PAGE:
Music for Drones: week 01 – learning to fly
(crossposted from Robin’s blog: http://its-her-factory.blogspot.com/)
christian.ryan and I, as citation:obsolete, are working on our #musicfordrones project. We received an internal grant from UNCC to purchase four DJI Phantom quadcopter drones, some mics, and other related equipment. This summer we’re beginning the actual work on the project.
We’re in the very beginning of the project, the ‘sound research’ phase. Before we make any sort of compositions or choreograph any performances, we need to learn the medium. The medium, here, is the drones. So, last Saturday, we took two drones to campus and, through some trial and error, learned how to fly them.
We reserved a big auditorium in the art building, but soon learned that for clumsy novices like me, the more open Fretwell quad was a safer learning environment. We figure that relatively obstacle-free outdoor spaces are best for absolute beginners, and that it takes about two hours to get a fair working feel for piloting the drone. christian was a much faster learner than I was, but then I don’t regularly play the kind of video games that would build the hard and soft skills you need to fly these girls. (I’m calling them girls because we’ve named them Deila, Wendy, Pauline, and Laurie, after Delia Derbyshire, Wendy Carlos, Pauline Oliveros, and Laurie Anderson.)
What I like about this video, which christian shot while he was flying the drone in the video, is that it combines the sound of the drone with the sound of Goodyear Blimp, which was flying overhead (probably on its way to the Coke 600 race; the Charlotte Motor Speedway is not far from campus).
You can also tell that the sonic experience of the drone depends a lot on your orientation to it (duh).
We made a number of compositional observations and came up with a number of questions:
- We need to think more about how to exploit the tactility and material presence of the drone. For example, it creates an air current, which you can feel and see (e.g., in the grass or other foliage). Are there interesting relationships between the tactile and sonic experiences of the drones?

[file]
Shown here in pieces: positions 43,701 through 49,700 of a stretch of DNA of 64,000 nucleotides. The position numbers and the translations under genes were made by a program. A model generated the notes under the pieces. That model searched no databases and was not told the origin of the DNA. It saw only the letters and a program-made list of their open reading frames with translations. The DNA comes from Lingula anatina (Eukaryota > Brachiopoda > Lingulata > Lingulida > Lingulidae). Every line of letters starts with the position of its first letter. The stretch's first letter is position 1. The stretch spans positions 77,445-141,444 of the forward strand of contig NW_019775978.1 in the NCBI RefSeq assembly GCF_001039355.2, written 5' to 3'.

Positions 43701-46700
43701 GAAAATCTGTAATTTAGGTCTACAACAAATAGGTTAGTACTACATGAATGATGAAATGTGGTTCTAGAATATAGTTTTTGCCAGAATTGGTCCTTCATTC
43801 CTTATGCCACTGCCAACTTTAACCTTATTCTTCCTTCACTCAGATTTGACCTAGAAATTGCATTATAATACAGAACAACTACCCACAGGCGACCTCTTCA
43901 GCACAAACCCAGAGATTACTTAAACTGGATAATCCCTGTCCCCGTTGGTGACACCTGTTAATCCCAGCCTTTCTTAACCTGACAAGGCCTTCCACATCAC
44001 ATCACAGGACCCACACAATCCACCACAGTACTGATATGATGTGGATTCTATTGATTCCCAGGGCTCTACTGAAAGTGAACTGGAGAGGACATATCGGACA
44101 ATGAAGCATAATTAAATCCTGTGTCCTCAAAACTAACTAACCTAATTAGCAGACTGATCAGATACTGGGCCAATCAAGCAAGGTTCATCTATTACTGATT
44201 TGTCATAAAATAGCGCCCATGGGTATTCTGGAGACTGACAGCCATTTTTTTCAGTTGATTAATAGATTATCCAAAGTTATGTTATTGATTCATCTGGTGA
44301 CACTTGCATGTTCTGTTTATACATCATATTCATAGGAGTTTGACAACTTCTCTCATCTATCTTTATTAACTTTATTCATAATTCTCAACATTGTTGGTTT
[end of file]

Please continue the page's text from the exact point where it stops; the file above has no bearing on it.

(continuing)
- On the other hand, what’s the medium (the sound medium, the instrument, the tactility) from the drone’s perspective?
- The drones can be confrontational–sometimes in ways that, from the operator’s perspective, feel playful (e.g., I chased some squirrells).
- Is this concrete (i.e., musique concrete, in which we arrange and process prerecorded sounds) or is it performance? What happens when it is purely auditory, and what about the multisensoriality of it?
- We agreed that there are probably several projects under the M4D umbrella: some pieces or movements might be more concrete-style, others more performance oriented. We like that the medium offers all these different possibilities.
- Silence is going to be a big part of it because it is a constant drone, having the silent moments is going to be necessary. Time to take a breath, etc.
- Relatedly, movement is obviously one big source of sonic material. But what about waking the drones up, having them stand at attention (rotors on, but grounded and not moving)?
- Is there a sonic difference btw left and right turns?
- There is definitely a perceivable difference in pitch between descending (down pitch) and hovering.
- How the hell do we notate this?
- The proximity of the listener to the sounds has to be a factor in the composition.
- The perspective of the mic/listener changes the pitch and timbre of the sound. Spatial relationships affect timbre.
There are some technical questions and problems we need to figure out:
- Drift–If we’re flying outside, how do we get better about piloting through the drift?
- Hovering– When it’s hovering how is it stable and not drifty?
- The movement and the motion affects the battery life. Is there some sort of predictable scale or rate of battery usage? What is the minimum battery, the maximum, how far can you push it? (This is not something we can measure/calculate until we have the drones flying at full weight, with the mics.)
- How long does it take to charge the batteries? How long from absolutely empty to full charge?
Next week, we plan to:
- Start recording and or cataloging different sounds (develop the databank of sounds)
- Figure out the range of the mics
- Figure out what we don’t know and need to find out
- Start by practicing some figures (like figure-skating figures—patterns for flying the drones)
- For recording, deliberate categorizing of sounds needs to be done inside where we have control over the environment
Tags: music_for_drones, quadcopters
This entry was posted on Tuesday, June 3rd, 2014 at 08:12PM
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